Crikey readers never turn down an opportunity to vent about the state of Australia’s leadership, this time addressing Bernard Keane’s question about who, in fact, we are meant to assume is the leader of the country (with Abbott, Turnbull and Morrison jostling for attention). Elsewhere, readers pointed out that with all the noise of the Australian Research Council grant fiasco, it’s easy to forget that real people are being affect ed.
Nigel Abbott writes: Your line “… that few people in parliament have shown Abbott’s engagement with Indigenous issues over a long period”, is the most charitable possible view on that man’s relationship to our first people. It’s like saying “The torturer’s rapt attention shone devoted on his charge”. Except Abbott could never be devoted. Obsessed maybe. His desire always was and always will be to corrupt Indigenous culture. Indigenous people know and feel that keenly, even if commentators may not. The affront in the “Indigenous Envoy” stunt is how much further it goes than just the idea of Indigenous Australians not needing or wanting another white person acting as an “envoy”. After the harm Abbott’s done to black Australia, the appointments an outright insult.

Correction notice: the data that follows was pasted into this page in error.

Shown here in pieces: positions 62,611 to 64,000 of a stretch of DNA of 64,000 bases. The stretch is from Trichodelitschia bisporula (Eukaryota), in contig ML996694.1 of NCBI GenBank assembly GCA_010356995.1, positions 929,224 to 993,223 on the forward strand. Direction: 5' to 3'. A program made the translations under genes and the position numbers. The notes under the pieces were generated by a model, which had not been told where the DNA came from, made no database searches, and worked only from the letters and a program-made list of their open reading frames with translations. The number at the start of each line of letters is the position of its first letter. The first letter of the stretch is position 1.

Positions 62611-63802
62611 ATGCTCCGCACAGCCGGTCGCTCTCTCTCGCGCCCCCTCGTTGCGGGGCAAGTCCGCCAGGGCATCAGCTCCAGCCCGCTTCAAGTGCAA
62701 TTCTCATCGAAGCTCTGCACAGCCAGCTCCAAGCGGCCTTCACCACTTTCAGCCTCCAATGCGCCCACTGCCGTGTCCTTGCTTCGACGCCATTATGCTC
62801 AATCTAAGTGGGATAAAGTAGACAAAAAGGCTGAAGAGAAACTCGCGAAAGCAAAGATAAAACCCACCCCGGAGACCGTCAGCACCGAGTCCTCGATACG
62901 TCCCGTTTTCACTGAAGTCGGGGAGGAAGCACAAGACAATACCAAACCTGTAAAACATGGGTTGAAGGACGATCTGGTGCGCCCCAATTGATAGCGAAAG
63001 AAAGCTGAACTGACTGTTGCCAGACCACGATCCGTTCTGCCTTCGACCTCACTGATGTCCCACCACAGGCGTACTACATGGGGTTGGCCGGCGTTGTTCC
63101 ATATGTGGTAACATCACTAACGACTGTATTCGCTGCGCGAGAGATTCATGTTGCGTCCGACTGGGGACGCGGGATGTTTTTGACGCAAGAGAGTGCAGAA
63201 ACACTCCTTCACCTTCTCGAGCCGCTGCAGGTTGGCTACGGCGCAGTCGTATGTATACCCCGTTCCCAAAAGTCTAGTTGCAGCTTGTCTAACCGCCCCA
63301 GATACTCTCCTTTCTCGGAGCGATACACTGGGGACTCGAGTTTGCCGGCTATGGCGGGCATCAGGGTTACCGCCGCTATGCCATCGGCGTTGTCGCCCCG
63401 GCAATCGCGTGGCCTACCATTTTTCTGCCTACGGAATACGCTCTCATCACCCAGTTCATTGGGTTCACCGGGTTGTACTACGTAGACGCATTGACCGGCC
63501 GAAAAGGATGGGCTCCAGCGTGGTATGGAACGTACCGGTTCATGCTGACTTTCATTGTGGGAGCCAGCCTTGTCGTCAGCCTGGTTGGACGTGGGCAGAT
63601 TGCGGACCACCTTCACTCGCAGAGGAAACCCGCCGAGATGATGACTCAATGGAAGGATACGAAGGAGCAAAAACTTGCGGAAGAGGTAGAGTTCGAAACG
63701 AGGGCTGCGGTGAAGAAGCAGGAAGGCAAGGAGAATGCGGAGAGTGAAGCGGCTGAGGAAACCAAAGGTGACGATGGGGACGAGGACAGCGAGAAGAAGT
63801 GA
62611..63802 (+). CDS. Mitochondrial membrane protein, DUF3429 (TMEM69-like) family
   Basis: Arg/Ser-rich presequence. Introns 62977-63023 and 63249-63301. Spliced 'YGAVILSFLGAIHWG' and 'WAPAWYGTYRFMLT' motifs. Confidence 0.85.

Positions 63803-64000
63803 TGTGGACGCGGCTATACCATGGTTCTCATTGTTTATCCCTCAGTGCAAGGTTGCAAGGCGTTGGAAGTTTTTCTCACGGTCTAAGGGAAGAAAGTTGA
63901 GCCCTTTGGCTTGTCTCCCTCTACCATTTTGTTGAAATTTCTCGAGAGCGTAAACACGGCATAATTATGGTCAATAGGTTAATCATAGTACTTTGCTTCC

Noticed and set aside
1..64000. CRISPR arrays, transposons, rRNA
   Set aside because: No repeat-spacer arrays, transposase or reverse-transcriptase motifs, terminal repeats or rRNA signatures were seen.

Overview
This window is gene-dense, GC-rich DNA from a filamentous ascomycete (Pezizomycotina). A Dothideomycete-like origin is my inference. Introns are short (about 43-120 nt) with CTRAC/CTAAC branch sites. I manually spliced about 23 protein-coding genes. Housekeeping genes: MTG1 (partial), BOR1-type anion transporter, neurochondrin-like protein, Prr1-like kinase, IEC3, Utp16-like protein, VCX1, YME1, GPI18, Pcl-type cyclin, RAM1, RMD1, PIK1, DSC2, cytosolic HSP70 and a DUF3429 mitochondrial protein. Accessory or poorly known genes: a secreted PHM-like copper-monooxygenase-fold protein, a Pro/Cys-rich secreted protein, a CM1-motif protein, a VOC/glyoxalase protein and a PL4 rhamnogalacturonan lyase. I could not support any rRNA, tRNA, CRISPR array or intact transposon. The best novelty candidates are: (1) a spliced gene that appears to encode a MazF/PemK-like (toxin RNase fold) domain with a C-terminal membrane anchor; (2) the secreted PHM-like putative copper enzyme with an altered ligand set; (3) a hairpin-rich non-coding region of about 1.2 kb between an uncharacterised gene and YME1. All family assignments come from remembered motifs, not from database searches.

124C4U writes: Can we trade in the three dysfunctional ones and get one good one?
DF writes: So now we have an ambassador to Indonesia, Gary Quinlan, and an envoy to Indonesia, Malcolm Turnbull. Widodo should feel chuffed. If only Indonesia could join the Commonwealth we could send a High Commissioner too.
Griselda Lamington writes: Of all the pissant dumbfuckery this particular piece of bastardry is especially irritating. There’s a whole bunch of people who have worked their tits off to get their grant applications as far as the ARGC. They’re real people. In some cases years of work has been flushed so a failing government can get a brief headline and a quick rush for their rusted on constituents. It’s the political equivalent of beating up toddlers. What a hero!
What’s the point of research? Isn’t it about finding stuff out; finding out stuff that we don’t know? How does Simon Birmingham know in advance if the stuff these projects was going to find out is “useful” or not? Anyway, define “useful”. I can come up with a pretty good example of useless…
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